A. Existing site condition

      B. Current management activities, if any (e.g. Pasture is mown annually to keep shrubs and saplings from overtaking herbaceous plants)

      C. Planned or desired future condition

      C. Recreation, Education Activities

      1. Boundaries - Are all boundaries clearly posted?
      2. Existing Trails (e.g. The existing trail system needs regular maintenance; Are there problems with overuse, erosion; Should some trails be closed, etc?)
      3. Planned or desired trails, parking areas, etc.
      4. Planned educational activities (e.g. nature trail guide)

      Part 6. Management Recommendations and Planned Activities

      This is where the rubber meets the road. Be as specific as you can. For the most part, the most effective recommendations specify not only what needs to be done, but who will do it, when, and how it will get done (cost, volunteer power, etc.)

      A. Natural Resources, Plants, Wildlife
      B. Cultural Resources
      C. Recreation/Education Uses

      A. Natural Resources, Plants, Wildlife

      For each issue described inPart 5, what steps will be taken to achieve the desired future condition, in addition to any current management activities that are ongoing?

      (Also, consider alternatives. If the desired future condition in not attainable in the short term, what is an acceptable future condition? Often eradication of invasive plants, while desirable, is not possible. So the goal might be to keep invasive plants under control, and possibly to focus on eradication within a significant habitat described inPart 3.)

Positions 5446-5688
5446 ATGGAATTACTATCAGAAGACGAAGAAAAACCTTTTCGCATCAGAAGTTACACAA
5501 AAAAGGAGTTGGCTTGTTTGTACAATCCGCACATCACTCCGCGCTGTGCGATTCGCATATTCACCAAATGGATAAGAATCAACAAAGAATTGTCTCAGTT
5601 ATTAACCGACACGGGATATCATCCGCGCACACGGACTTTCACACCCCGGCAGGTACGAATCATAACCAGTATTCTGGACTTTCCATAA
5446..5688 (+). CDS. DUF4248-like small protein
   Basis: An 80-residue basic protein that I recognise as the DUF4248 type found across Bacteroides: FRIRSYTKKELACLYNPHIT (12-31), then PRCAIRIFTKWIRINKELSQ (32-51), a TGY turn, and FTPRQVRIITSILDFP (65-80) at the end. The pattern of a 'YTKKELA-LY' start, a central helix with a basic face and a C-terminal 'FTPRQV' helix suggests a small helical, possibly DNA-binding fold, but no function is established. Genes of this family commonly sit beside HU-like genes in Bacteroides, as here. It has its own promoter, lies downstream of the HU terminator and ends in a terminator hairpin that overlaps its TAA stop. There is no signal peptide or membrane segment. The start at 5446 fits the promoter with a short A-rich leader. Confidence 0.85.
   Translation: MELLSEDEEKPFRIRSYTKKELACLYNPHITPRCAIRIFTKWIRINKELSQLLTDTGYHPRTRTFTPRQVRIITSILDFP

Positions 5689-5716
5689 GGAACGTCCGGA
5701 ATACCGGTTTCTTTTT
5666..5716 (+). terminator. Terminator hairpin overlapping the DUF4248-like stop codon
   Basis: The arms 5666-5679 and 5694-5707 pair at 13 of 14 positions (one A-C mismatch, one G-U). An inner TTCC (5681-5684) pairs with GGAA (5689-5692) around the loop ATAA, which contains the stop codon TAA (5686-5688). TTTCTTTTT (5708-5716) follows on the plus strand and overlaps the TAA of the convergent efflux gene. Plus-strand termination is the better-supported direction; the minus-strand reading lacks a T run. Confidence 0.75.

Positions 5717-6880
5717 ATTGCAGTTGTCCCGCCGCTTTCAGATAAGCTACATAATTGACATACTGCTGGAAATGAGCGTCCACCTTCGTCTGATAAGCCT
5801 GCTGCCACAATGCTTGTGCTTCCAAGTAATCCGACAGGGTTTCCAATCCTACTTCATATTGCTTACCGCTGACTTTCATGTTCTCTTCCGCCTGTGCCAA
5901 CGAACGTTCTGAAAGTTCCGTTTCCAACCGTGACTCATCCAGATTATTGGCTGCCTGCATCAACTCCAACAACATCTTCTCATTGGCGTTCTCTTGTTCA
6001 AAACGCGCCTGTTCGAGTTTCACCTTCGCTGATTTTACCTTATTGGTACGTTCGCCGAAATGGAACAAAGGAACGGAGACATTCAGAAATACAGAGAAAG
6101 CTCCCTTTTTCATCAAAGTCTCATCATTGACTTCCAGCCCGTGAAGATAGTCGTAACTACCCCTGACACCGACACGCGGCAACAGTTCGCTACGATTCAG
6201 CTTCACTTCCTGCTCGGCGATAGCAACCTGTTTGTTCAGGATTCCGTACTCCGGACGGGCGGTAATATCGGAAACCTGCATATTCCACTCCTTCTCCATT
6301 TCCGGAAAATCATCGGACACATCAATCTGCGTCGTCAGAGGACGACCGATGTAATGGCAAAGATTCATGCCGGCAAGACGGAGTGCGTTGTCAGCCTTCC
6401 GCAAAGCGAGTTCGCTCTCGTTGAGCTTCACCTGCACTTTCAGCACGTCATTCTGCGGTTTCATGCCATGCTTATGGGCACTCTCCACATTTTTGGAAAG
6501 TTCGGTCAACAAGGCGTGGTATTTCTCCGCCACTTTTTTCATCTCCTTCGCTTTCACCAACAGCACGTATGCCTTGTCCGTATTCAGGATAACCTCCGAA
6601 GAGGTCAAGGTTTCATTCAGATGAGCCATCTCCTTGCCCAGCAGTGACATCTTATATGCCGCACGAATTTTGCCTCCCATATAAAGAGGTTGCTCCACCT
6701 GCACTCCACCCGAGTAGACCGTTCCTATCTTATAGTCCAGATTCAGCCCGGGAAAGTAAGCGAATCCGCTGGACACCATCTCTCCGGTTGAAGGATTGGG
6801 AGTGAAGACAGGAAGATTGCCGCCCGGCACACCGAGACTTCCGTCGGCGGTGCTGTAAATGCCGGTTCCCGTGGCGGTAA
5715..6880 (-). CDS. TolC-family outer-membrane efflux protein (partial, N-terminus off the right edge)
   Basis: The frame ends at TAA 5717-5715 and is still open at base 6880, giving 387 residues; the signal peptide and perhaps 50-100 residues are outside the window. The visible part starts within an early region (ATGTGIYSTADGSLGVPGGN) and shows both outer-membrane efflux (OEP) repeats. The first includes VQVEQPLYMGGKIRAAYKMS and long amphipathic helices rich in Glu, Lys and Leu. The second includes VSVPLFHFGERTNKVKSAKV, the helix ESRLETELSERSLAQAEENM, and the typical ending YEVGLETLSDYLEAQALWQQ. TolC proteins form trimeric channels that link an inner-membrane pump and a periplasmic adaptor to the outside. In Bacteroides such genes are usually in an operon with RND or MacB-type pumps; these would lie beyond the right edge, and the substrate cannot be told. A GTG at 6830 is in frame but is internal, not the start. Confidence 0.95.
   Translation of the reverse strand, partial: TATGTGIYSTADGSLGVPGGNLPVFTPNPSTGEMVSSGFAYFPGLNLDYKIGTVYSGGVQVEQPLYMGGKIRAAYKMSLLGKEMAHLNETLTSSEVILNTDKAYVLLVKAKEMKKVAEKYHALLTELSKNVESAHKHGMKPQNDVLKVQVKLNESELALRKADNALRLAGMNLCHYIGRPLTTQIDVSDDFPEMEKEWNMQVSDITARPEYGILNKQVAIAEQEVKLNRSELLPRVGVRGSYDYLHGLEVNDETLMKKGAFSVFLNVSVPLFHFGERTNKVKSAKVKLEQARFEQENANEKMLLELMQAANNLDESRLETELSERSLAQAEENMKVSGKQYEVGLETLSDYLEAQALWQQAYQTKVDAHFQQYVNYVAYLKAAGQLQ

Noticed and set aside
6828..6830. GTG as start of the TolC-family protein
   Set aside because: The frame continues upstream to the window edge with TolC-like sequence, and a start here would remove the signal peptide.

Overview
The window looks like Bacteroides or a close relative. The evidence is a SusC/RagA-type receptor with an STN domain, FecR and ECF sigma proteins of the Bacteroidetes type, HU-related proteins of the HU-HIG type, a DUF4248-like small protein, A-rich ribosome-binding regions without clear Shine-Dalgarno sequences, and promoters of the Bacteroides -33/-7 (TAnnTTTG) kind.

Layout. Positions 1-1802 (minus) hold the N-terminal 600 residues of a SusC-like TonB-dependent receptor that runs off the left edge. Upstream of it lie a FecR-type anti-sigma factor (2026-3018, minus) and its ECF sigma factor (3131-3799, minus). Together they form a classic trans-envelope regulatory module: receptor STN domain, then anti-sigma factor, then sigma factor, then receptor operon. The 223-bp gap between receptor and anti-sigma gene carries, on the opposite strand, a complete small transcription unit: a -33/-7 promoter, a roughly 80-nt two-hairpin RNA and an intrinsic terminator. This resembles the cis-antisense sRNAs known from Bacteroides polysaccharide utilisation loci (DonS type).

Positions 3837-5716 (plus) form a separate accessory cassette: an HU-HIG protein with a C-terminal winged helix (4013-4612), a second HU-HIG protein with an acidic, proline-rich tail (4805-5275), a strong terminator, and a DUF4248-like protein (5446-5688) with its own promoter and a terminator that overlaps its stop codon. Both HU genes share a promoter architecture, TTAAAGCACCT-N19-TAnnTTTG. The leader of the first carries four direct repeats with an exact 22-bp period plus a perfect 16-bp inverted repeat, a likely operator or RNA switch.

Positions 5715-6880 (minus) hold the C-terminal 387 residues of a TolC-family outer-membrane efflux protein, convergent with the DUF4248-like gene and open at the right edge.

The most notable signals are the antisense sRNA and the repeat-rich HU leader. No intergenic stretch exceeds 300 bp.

FOREST - Several invasive plant species were found in the forest borders:
      Alliaria petiolata (Garlic mustard) and Euphorbia cyparissias (Cypress spurge)

      • Infestation heavy and will require several years of hand pulling.
      • Work party of volunteers to hand pull scheduled for May‘08
      • Estimated total time for hand pulling in the first year (08) is 50 hours and should decrease in subsequent years.
      • Area will be monitored annually by Preserve Steward to determine need for continued management.
      • Plants must be bagged and disposed of properly.

      MEADOW - Several invasive shrubs were found encroaching the meadow.

      A meadow in Fenwick showing encroachment by shrubs and invasive plants.
      • The area will be mowed seasonally to control the shrub encroachment.
      • The meadow will be treated with herbicide to control the invasives.
      • Mowing and herbicide treatment will continue for several years.
      meadowtreatment meadowenyearslater
      The same meadow in Fenwick after mowing and herbicide treatments to control the shrubs. The meadow after two years of management to promote grasses and herbaceous perennials.
      • Herbaceous perennials and grasses will be promoted in the area.
      • Apply for a Wildlife Habitat Improvement Program (WHIP) grant from the NRCS to fund field restoration.
      • Land trust members, along with a local Boy Scout troup and volunteers, will clear invasives and plant native grasses in work parties, using the WHIP funding.
      CLplanting CLplanting
      CLplanting In this example, Essex Land Trust members and volunteers planted 1000 native grass and wildflower plugs in a one day work party to help restore a grassy meadow on the Essex Cross Lots property.

      Shrub and larger species will be removed with heavier equipment to reduce encroachment and protect grassland species diversity

      CLremoval CLremoval
      CLremoval CLremoval